C18N3 (0.425 g) was dissolved in 25 mL of water. For rapid and improved dissolution, the solution was placed in an ultrasonic bath for 5 minutes. Then, the pH value of the C18N3 solution was adjusted using a 0.1 M HCl solution, and the pH value was measured with a HI 8314 pH meter (Hanna Instruments, Woonsocket, RI, USA) equipped with an HI 1200B glass electrode. When the pH value of the C18N3 solution reached 3, the solution became transparent, indicating the formation of micelles. Next, 5 mL of a citrate-protected AuNP (~24 nm in diameter, absorption peak at 520 nm) solution was added. The mixture was stirred at room temperature overnight as a seed solution for the AuNFs. In addition, a 0.5 mM C18N3 solution containing 0.25 mM chloroauric acid (HAuCl4 · 4H2O) was prepared in a 100 mL volumetric flask as the growth solution for the AuNFs. Next, hollow AuNFs were prepared by adding 2.5 mL of the seed solution containing C18N3 and 24 nm AuNPs to 100 mL of the growth solution containing 0.5 mM C18N3 and 0.25 mM chloroauric acid. Then, the mixture was gently agitated. After nearly 30 seconds, 350 μL of an AA aqueous solution (0.1 M) was added, followed by gentle stirring of the mixture. The mixture was maintained at room temperature overnight. After the reaction, the AuNFs were purified by centrifugation several times at 8,000 rpm for 5 minutes to remove the unbound C18N3 and citrate.
Characterization of AuNFs
The morphology of the samples was determined by scanning electron microscopy (SEM) (S4800; Hitachi, Tokyo, Japan). The ultraviolet-visible (UV-vis) spectra of colloidal AuNPs were tested in a 2 mm-thick quartz cell using a Hitachi U-2800 spectrometer. Dynamic light-scattering characterization of hydrodynamic diameter was carried out at 25°C and a scattering angle of 173° by ZetaSizer Nano Series Nano ZS (Malvern Instruments, Malvern, UK) equipped with a thermostated chamber, employing a 4 mW He–Ne laser (λ=632.8 nm). For SEM measurement, all samples were measured after at least 50 hours to ensure the crystallite growth of AuNFs was completed. First, the AuNFs were purified by centrifugation three times at 8,000 rpm for 5 minutes to remove unbound C18N3 and citrate. Next, the suspension of AuNFs was placed on a silicon wafer, followed by air-drying.
Evaluation of biocompatibility of AuNFs
HeLa cell lines were cultured in DMEM containing 10% NC serum at 37°C under 5% CO2. The cell-culture media were supplemented with penicillin and streptomycin. The HeLa cells (10,000 cells per well) were seeded in 96-well plates for 24 hours to allow the cells to attach to the surface of the well. Next, the NPs were introduced to the 96-well plates in various concentrations. After incubation with NPs for 24 hours at 37°C under 5% CO2, cell viability was determined using a cell-counting kit (CCK-8; Dojindo Laboratories, Kumamoto, Japan). Cells that were not exposed to AuNPs were regarded as controls. Cell viability was calculated as the ratio of the absorbance of the treated and control wells.
In vitro photothermal experiment
HeLa cell lines were cultured in DMEM containing 10% NC serum at 37°C under 5% CO2. The HeLa cells (10,000 cells per well) were seeded in 96-well plates for 24 hours to allow the cells to attach to the surface of the well. The cell-culture media were supplemented with penicillin and streptomycin. Next, the AuNFs were introduced to 96-well plates in various concentrations. After incubation of the cells with AuNFs for 4 hours at 37°C, the growth medium was removed, and the cells were washed several times with PBS to remove the free AuNFs that were not taken up by the cells. Subsequently, the cells were exposed to a continuous red light laser at 808 nm (9 W/cm2) for 5 minutes. After incubation for 24 hours at 37°C, cell viability was determined using the CCK-8. Cells exposed to the red light laser but unexposed to AuNFs were regarded as controls. Cell viability was calculated as the ratio of the absorbance of the treated and control wells.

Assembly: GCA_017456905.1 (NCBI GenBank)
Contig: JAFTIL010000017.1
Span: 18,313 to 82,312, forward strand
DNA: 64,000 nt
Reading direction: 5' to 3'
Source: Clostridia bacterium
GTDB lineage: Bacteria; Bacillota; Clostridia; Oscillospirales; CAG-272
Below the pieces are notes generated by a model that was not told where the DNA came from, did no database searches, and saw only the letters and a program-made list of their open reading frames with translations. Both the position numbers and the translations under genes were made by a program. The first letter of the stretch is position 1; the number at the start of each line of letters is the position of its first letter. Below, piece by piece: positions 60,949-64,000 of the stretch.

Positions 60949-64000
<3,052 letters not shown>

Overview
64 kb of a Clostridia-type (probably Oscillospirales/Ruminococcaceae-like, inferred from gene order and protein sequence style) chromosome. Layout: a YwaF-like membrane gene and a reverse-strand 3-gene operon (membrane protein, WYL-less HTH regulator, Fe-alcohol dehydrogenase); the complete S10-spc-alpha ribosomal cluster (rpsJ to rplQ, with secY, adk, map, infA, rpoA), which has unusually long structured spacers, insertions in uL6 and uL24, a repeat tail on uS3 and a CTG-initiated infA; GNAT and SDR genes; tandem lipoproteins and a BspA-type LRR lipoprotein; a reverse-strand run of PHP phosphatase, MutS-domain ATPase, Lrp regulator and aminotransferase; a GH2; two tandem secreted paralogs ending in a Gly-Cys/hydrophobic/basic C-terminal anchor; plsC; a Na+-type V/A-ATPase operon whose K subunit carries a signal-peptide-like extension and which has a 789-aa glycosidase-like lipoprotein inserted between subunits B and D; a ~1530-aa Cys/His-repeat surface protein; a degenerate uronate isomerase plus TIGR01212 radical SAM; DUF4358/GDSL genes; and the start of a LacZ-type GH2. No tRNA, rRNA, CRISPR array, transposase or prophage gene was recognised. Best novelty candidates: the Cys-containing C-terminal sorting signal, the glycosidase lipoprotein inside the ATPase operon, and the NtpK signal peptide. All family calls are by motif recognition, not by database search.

In vivo photothermal therapy
Female Balb/c mice that were 4–5 weeks old were maintained under standard housing conditions. HeLa tumor-bearing mice were established by subcutaneous injection of 1 × 107 cells suspended in 100 μL PBS into the flank region. The longest dimension and the shortest dimension of the tumors were monitored using a Vernier caliper. Once the tumors were ~7.0 mm in the longest dimension, the mice were randomized into two treatment groups (five animals per treatment group), where one group did not receive AuNFs and the other group received AuNFs (40 μL, 2 mg/mL AuNF solution, AuNF NIR group). The mice were administered the AuNFs intratumorally, followed by irradiation of the tumors with an 808 nm continuous-wave NIR laser at 5 W/cm2 for 3 minutes after the mice were anesthetized.
Transmission electron microscope analysis of AuNF–cell interaction
HeLa cells were seeded at a density of 2 × 106 cells/well into petri dishes (diameter 35 mm) filled with the appropriate culture medium. After adherence for 24 hours, the cells were treated with the AuNFs at different concentrations, or not adding AuNFs as the control. After 24 hours, the adherent cells were removed by trypsinization and washed twice with 0.01 M PBS. The cell pellets were fixed in 2.5% glutaraldehyde in 0.01 M PBS (pH 7.4) at 4°C for at least 4 hours. The cells were then rinsed with cold 0.01 M PBS and postfixed in 1% osmium tetroxide at room temperature for another 2 hours. After dehydration with an acetone gradient (15 minutes’ incubation each in 30%, 50%, 70%, 80%, 90%, and 100% acetone), the samples were embedded in epoxy resin (Spurr; Sigma-Aldrich, St Louis, MO, USA) and acetone (1:1 v/v) for 30 minutes, followed by 100% Spurr epoxy resin for 1 hour. Finally, the epoxy resin was solidified by incubation at 37°C for 24 hours and at 60°C for another 48 hours. Ultrathin sections, obtained with an ultramicrotome (UC6i; Leica Microsystems, Wetzlar, Germany) were stained with uranyl acetate and lead citrate. The cells were observed by transmission electron microscope (JEM 1230; JEOL, Tokyo, Japan) after the aforementioned pretreatment at an accelerated voltage of 80 kV.